He said he had been corresponding with Namibia's home affairs department and attorney-general on the TRC's Lubowski probe, and received a "fairly large" bundle of documents last week.
They included a charge sheet against alleged CCB operative Donald Acheson, held in connection with the killing but later released.
Ntsebeza said the Namibian High Commission in Pretoria had asked the TRC to help it recover some or all of the archives removed from the territory on the eve of independence by the South African government.
The Namibians had found "empty vaults" when they took over, and their view was that even if the material did contain evidence of wrongdoing in the territory by the former SA Defence Force, it was part and parcel of Namibia's history.
He would take up the request with commission chairman Archbishop Desmond Tutu.
Ntsebeza said he had contacted the South African ministries of Justice and Foreign Affairs indicating that the TRC wanted to probe human rights violations in other countries in the southern African region, and asking for help in facilitating visits.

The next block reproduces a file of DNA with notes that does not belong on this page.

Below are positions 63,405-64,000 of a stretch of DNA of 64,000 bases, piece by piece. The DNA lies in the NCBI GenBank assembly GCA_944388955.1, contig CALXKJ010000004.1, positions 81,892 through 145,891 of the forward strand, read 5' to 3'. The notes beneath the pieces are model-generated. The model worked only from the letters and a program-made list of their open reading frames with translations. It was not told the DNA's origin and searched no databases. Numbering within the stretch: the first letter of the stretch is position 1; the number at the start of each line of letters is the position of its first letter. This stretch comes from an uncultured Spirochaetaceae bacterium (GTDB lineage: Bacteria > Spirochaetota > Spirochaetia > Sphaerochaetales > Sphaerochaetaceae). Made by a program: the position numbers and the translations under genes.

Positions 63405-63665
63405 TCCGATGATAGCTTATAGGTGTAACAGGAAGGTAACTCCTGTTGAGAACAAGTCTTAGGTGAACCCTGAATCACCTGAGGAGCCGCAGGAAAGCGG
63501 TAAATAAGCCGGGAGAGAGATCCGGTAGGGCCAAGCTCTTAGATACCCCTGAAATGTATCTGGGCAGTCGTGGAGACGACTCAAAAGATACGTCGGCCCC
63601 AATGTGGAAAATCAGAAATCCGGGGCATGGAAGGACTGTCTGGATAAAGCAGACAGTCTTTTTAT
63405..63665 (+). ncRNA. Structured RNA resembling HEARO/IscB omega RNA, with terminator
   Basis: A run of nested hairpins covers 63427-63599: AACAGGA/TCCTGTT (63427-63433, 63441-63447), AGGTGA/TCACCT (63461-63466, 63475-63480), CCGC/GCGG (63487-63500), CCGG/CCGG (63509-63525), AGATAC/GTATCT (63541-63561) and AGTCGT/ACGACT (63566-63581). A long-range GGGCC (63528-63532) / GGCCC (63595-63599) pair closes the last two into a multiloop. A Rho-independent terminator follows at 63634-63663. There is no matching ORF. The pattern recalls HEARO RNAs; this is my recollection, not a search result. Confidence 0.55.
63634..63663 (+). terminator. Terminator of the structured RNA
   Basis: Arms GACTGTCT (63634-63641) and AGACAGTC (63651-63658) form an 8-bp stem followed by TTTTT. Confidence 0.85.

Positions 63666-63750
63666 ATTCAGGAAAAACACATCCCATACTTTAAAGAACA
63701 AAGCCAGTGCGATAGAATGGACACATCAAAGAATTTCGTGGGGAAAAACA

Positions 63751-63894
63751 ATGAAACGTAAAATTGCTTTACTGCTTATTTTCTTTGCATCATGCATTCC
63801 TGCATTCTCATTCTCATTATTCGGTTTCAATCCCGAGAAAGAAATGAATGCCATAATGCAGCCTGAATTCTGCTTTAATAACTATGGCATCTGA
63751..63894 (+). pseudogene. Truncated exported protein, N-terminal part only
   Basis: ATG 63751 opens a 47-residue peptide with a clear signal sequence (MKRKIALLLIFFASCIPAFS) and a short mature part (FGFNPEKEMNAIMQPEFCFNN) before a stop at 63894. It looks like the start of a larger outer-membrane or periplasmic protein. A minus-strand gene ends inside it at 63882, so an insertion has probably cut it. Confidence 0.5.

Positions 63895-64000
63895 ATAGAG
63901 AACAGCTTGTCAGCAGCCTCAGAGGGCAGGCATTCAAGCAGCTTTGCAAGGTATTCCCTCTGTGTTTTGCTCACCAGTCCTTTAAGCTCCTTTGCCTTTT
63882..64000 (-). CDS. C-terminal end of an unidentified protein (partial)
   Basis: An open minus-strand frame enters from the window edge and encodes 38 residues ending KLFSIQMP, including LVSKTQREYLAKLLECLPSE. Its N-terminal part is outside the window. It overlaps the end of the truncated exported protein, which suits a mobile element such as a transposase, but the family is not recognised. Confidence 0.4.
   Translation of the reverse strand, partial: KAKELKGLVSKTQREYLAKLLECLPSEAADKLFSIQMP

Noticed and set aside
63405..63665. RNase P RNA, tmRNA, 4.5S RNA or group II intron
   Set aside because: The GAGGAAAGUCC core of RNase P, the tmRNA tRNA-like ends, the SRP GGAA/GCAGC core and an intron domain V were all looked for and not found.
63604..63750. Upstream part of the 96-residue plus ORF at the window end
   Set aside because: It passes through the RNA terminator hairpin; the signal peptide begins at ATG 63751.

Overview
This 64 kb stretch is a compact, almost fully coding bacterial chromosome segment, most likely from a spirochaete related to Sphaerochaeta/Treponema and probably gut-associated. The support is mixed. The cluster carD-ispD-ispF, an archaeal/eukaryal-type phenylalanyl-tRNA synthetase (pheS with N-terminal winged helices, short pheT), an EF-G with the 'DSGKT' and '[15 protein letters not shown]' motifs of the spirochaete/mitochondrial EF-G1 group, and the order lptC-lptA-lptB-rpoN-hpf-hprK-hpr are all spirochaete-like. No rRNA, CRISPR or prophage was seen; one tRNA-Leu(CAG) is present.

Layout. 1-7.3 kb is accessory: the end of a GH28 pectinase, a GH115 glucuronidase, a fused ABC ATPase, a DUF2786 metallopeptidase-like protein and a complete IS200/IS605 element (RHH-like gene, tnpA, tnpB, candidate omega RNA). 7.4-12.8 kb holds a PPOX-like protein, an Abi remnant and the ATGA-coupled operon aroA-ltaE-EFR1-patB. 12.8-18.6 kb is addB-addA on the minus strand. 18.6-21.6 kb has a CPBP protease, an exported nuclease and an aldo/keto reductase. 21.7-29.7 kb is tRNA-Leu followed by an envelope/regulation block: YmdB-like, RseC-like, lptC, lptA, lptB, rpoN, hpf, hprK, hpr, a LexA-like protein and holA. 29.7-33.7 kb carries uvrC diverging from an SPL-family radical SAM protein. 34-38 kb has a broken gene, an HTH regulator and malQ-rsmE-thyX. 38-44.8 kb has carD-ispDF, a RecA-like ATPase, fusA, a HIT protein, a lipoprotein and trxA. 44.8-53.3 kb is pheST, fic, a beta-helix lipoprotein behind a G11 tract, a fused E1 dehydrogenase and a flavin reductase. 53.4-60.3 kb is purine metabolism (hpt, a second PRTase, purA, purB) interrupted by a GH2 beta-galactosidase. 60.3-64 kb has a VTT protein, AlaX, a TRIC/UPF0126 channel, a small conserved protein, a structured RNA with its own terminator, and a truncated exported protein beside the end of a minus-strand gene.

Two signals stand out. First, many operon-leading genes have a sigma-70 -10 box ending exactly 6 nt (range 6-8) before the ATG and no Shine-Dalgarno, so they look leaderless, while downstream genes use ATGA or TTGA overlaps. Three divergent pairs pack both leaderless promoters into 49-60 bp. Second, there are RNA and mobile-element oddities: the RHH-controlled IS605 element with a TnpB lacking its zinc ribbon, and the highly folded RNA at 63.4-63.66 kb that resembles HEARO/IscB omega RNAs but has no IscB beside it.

Ministers Dullah Omar and Alfred Nzo had replied that everything would be done to smooth the TRC's way.
These violations included state-sanctioned cross-border raids and abuses by liberation movements in the countries where they were based.
However the commission had no immediate plans to visit any particular country.
He was aware that the TRC's human rights violations committee wanted submissions from people affected by cross-border raids.
"We are looking into the situation where, if it becomes desirable, we could negotiate with countries for hearings in those countries," he said. "This however is still very much in the planning stage."
A TRC spokeswoman said the TRC wanted to emphasise that it would respect the sovreignty of countries it visited.
It would go there "not to investigate, but to see what our people have done there", she said.
Human rights organisations in Botswana had pledged assistance to the TRC.